By Jeffrey Fralick
This spring, Susanne DesRoches, a graduate of Columbia University’s masters program in Environmental Science and Policy (MPA-ESP), testified in front of the U.S. House of Representatives Committee on Space, Science, and Technology regarding transportation resiliency. DesRoches currently serves as the deputy director for infrastructure and energy in the New York City Mayor’s Office of Resiliency.
We spoke with her about what it was like to testify in front of Congress, what NYC is doing to enhance its climate resilience, and what drew her to the MPA-ESP program after her previous work as an industrial designer.
What attracted you to the MPA-ESP graduate degree program?
While I enjoyed my career as an industrial designer, climate change had become a societal challenge I knew I wanted to address in my professional life. I was looking to build on my skills as a designer with an in-depth understanding of sustainability challenges and opportunities.
As climate change is a multifaceted problem that requires cross-cutting collaboration to address, I appreciated the ESP program’s fundamentally interdisciplinary perspective. Unlike many other programs, the ESP degree provides training in both science and policy, ensuring that graduates are equipped to holistically understand and confront the climate crisis. Further, the program’s location in New York City was especially attractive to me, in part because I have lived here since 1992, but also because New York is a city that is both vulnerable to climate impacts and a long-standing leader of ambitious climate policy.
Please describe your current role for the NYC Mayor’s Office of Sustainability?
As the deputy director for the infrastructure and energy team, I direct the city’s transition to 100 percent clean electricity by 2040 and oversee policy initiatives that promote the adoption and integration of clean energy technologies. I also lead the city’s efforts to adapt regional infrastructure systems to a changing climate, which includes the development of the NYC Climate Resiliency Design Guidelines. In addition, I lead the NYC Climate Change Adaptation Task Force, which works to identify climate risks and coordinate adaptation strategies across the city.
What was it like to testify in front of Congress? How did you prepare?
It was very exciting to testify before the U.S. House of Representatives Committee on Space, Science, and Technology. The members were very well informed and had excellent questions. Given the executive branch’s inaction, it was inspiring to see members from both sides of the aisle show concerns about the impacts of climate change on their communities today and ask for ideas from the panel about how federal agencies could take immediate action. Before the hearing, I had spent a few weeks with my team evaluating opportunities where we thought that the federal government could help foster resiliency across the country. From New York City’s perspective, the U.S. Department of Transportation should be requiring all projects that receive federal funds to ensure resilient design by incorporating regional climate change projections through the useful life of the project. This would hold states accountable for ensuring their transportation infrastructure is resilient today and in the future.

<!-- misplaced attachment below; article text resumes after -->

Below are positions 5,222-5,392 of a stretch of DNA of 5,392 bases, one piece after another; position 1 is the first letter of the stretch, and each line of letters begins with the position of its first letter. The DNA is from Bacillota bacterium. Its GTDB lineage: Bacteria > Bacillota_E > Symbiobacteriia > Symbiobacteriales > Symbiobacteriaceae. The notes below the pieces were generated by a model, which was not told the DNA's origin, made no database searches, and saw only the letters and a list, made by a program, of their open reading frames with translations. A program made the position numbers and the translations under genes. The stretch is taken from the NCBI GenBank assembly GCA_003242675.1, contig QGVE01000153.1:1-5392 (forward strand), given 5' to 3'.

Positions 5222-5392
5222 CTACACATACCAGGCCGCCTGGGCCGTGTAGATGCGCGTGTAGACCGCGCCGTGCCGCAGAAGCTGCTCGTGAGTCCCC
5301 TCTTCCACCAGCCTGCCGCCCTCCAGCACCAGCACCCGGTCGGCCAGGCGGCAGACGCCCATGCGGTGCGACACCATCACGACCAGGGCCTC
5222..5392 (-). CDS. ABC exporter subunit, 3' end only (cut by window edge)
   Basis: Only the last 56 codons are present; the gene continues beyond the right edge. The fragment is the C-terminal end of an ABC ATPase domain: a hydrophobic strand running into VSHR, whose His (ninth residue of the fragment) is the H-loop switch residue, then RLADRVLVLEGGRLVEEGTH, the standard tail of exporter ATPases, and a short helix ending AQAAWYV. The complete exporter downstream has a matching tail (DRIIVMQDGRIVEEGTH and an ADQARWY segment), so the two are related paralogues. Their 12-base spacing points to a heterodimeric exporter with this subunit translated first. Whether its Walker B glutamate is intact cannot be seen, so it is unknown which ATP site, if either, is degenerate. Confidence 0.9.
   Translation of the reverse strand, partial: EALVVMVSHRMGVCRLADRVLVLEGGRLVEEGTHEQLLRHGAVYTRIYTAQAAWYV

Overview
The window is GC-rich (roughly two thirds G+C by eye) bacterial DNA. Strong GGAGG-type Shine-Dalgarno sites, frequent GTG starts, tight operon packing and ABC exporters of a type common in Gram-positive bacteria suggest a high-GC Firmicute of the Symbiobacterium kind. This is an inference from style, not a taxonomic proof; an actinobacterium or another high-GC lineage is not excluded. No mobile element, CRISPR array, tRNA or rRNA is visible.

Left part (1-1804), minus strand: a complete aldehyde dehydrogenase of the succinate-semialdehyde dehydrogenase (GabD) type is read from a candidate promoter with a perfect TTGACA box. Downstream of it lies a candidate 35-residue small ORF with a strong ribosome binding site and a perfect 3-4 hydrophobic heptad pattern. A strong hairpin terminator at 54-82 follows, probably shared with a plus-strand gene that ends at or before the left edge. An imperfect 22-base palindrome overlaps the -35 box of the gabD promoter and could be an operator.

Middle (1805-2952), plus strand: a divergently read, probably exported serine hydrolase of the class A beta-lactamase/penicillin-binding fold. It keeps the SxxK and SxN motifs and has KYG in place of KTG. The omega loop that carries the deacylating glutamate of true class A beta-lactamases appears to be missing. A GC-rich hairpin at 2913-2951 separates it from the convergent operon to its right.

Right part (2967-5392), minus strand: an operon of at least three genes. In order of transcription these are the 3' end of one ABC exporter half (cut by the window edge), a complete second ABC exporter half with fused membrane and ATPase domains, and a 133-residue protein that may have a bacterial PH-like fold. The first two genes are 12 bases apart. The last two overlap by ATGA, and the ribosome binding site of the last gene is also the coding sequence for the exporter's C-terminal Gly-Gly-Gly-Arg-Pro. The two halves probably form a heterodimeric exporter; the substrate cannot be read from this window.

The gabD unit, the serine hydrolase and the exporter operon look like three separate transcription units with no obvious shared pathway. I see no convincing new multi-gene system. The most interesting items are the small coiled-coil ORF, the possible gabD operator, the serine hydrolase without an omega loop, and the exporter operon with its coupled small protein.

In your testimony, you brought up Hurricane Sandy. In your opinion, how did Hurricane Sandy shift the discourse around NYC resiliency? What were the lessons — either positive [what worked] or negative [what did not work] — learned from this storm?
Almost seven years ago, Hurricane Sandy devastated New York City with unprecedented force, claiming 44 lives and causing over $19 billion in damages and lost economic activity. It was the costliest natural disaster we have ever faced. As we took stock of the damage, it was clear that we could not just plan to simply recover from the storm. Instead, we needed to use the moment to address the risks of ‘another Sandy’ while broadening our approach to prepare for the chronic impacts of climate change, particularly sea level rise and storm surge. Sandy reminded us that there is no silver bullet solution for climate resiliency, and that a multi-layered approach incorporating diverse solutions — ranging from infrastructure hardening to social cohesion initiatives — are necessary to prepare for the impacts of a changing climate.
What are the greatest climate change threats to NYC’s transportation industry/systems? What sort of impact would these threats have?
The greatest future risk to the city’s transportation network is storm surge, because so many pieces of critical transit infrastructure are located within the existing 100-year floodplain. Sea level rise will cause the 100-year floodplain to expand, and will put more of the city’s transportation network at risk of storm surge inundation in the years to come. The 100-year floodplain already includes 12 percent of the city’s roadway network, all of the major tunnel portals except for the Lincoln Tunnel, a portion of both airports located in the city, and many commuter rail and subway assets, particularly in lower Manhattan. Further, by 2100, 20 percent of lower Manhattan could be subject to daily tidal inundation, greatly impacting the ability of our transit links to maintain functionality. Extreme rainfall and heat will stress our networks further through localized disruptions and outages.
Jeffrey Fralick is an intern in the office of Steve Cohen, director of the Research Program on Sustainability Policy and Management at The Earth Institute.
If you’re interested in learning more about the MPA-ESP program, please contact assistant director Stephanie Hoyt (email@example.com) with any questions or to schedule a campus visit. MPA-ESP is currently accepting applications for summer 2020 with a fellowship funding consideration deadline of January 15, 2020.
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